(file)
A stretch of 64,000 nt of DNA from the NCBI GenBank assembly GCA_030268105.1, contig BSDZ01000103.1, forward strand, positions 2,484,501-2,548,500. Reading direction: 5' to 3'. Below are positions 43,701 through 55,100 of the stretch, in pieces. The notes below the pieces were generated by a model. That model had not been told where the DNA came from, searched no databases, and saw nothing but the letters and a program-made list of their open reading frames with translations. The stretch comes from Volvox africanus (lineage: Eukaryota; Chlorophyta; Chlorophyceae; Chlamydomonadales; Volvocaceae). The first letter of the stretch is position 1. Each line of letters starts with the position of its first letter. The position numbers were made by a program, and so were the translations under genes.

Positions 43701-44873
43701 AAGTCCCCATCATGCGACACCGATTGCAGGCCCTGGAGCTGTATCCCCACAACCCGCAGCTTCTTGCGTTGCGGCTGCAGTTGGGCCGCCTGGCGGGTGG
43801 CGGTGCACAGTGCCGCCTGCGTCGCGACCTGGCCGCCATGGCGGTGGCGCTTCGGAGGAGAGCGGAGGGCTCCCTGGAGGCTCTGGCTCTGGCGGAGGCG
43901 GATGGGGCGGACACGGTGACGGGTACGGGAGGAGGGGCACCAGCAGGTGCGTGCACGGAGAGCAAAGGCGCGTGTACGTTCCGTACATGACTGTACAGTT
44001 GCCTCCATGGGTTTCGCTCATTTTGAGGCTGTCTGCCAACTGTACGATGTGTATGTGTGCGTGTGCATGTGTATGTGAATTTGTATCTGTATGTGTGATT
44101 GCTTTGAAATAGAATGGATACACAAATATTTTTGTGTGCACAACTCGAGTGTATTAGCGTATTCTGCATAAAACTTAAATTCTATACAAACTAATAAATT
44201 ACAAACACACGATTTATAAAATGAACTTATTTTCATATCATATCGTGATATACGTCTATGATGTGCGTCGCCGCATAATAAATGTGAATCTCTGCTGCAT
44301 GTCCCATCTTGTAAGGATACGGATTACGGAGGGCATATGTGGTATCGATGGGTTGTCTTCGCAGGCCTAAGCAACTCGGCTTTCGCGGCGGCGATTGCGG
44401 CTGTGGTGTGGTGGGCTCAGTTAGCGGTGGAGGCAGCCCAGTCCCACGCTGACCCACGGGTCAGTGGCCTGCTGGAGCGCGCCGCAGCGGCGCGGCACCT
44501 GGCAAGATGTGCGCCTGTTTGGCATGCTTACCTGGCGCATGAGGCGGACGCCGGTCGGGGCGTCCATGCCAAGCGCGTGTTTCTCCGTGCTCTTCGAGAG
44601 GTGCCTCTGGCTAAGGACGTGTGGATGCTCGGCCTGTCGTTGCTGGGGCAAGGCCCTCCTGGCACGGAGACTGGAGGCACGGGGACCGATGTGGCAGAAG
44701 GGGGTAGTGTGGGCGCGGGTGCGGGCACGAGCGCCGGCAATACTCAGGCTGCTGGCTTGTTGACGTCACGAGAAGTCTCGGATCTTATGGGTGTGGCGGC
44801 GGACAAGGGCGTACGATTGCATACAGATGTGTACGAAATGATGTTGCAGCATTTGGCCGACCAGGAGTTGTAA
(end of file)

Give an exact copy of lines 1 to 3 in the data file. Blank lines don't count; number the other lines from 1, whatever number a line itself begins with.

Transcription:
A stretch of 64,000 nt of DNA from the NCBI GenBank assembly GCA_030268105.1, contig BSDZ01000103.1, forward strand, positions 2,484,501-2,548,500. Reading direction: 5' to 3'. Below are positions 43,701 through 55,100 of the stretch, in pieces. The notes below the pieces were generated by a model. That model had not been told where the DNA came from, searched no databases, and saw nothing but the letters and a program-made list of their open reading frames with translations. The stretch comes from Volvox africanus (lineage: Eukaryota; Chlorophyta; Chlorophyceae; Chlamydomonadales; Volvocaceae). The first letter of the stretch is position 1. Each line of letters starts with the position of its first letter. The position numbers were made by a program, and so were the translations under genes.

Positions 43701-44873
43701 AAGTCCCCATCATGCGACACCGATTGCAGGCCCTGGAGCTGTATCCCCACAACCCGCAGCTTCTTGCGTTGCGGCTGCAGTTGGGCCGCCTGGCGGGTGG